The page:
In-brief Another day, another rogue AI chatbot on the internet.
Last week Meta unleashed Blenderbot 3, a chatty language model, on the web as an experiment and it went as well as you would expect.
BlenderBot 3 was quick to confirm that Donald Trump still is and will continue to be US President beyond 2024, and spew anti-semetic views when asked controversial questions as shown by Business Insider. In other words, BlenderBot 3 is prone to spreading fake news and holding biased opinions from racial stereotypes like all language models trained from text scraped from the internet.
— Jeff Horwitz (@JeffHorwitz) August 7, 2022
Meta warned netizens its chatbot could make “untrue or offensive statements,” and is keeping the live demo up online to collect more data for its experiments. People are encouraged to like or dislike BlenderBot 3’s replies and notify researchers if they think it’s because a certain message is inappropriate, nonsensical, or rude. The goal is to use this feedback to develop a safer, less toxic, and more effective chatbot in the future.
Google Search snippets to stop spreading fake news
The search giant has rolled out an AI model to help make the text boxes that sometimes pop up when users type questions into Google Search more accurate.
These descriptions, known as feature snippets, can be helpful if people are looking for specific facts. For example, typing “how many planets does the Solar System have?” will throw up a feature snippet that states “eight planets”. Netizens don’t have to click on random webpages and read information to get the answer, feature snippets do this automatically.
But Google’s answers aren’t always accurate and have at times stated a specific date for a fictitious event like the assassination of Abraham Lincoln by cartoon dog Snoopy, according to The Verge. Google said its system, the Multitask Unified Model (MUM), should decrease the generation of feature snippets to false questions by 40 per cent; it will often just not come up with any text descriptions at all.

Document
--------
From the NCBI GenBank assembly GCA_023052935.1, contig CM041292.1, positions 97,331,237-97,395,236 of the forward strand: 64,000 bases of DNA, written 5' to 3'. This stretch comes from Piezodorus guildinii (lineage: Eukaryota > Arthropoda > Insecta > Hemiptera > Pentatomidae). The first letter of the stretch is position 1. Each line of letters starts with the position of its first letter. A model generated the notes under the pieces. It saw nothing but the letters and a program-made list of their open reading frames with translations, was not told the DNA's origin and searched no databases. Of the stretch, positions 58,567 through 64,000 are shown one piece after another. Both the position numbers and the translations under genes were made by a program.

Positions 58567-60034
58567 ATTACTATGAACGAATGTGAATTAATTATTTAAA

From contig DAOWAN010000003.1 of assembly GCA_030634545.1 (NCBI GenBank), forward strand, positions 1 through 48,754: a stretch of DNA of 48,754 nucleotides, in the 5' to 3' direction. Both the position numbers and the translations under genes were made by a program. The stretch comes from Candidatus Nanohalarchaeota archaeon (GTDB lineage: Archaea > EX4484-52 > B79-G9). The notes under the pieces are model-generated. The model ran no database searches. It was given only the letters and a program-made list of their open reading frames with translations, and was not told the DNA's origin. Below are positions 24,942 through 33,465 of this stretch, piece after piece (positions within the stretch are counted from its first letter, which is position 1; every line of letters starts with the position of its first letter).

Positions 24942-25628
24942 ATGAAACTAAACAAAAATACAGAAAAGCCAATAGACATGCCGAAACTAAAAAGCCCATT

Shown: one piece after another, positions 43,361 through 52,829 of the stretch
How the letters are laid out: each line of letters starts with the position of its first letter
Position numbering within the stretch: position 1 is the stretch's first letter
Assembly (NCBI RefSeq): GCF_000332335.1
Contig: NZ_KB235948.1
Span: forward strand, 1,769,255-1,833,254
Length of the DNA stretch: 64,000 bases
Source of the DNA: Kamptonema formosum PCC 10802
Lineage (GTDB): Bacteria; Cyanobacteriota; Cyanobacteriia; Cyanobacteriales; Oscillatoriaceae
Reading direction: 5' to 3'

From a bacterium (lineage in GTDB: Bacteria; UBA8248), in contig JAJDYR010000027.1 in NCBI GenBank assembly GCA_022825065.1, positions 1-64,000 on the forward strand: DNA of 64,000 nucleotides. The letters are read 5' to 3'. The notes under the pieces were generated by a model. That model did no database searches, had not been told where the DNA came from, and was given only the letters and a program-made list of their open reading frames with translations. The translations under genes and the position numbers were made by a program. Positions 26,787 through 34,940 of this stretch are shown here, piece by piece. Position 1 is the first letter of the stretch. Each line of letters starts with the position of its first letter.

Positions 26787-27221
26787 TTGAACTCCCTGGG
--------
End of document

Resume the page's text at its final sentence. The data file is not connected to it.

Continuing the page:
“By using our latest AI model, our systems can now understand the notion of consensus, which is when multiple high-quality sources on the web all agree on the same fact,” it explained in a blog post.
“Our systems can check snippet callouts (the word or words called out above the featured snippet in a larger font) against other high-quality sources on the web, to see if there’s a general consensus for that callout, even if sources use different words or concepts to describe the same thing.”
OpenAI’s DALL-E 2 helped make a Heinz Ketchup advert
Heinz, the US food giant, teamed up with a creative agency to create an advert using AI images generated by OpenAI’s DALL-E 2 model to promote its best-known product: ketchup. The advert is the latest installment in Heinz’s “Draw Ketchup’ campaign, but instead of turning to humans for their sketches, Rethink, a Canadian advertising agency, consulted machines.
“So, like many of our briefs, the task was to demonstrate Heinz’s iconic role in today’s pop culture,” Rethink’s executive creative director, Mike Dubrick, told The Drum this week. “Pitching the idea to the brand was next. After the brief, we rarely wait until the formal presentation when we share something we think is great.”
The end result is clever advert with a clear and simple message: Given numerous types of text prompts containing the word “ketchup”, DALL-E 2 will generate something that looks unmistakably like a Heinz bottle. In other words, cue the company’s slogan, “it has to be Heinz”. You can watch the ad below.
DALL-E 2 has also recently helped an artist craft a magazine cover for Cosmopolitan; it’s another example of how these text-to-image tools can be used commercially in creative industries. ®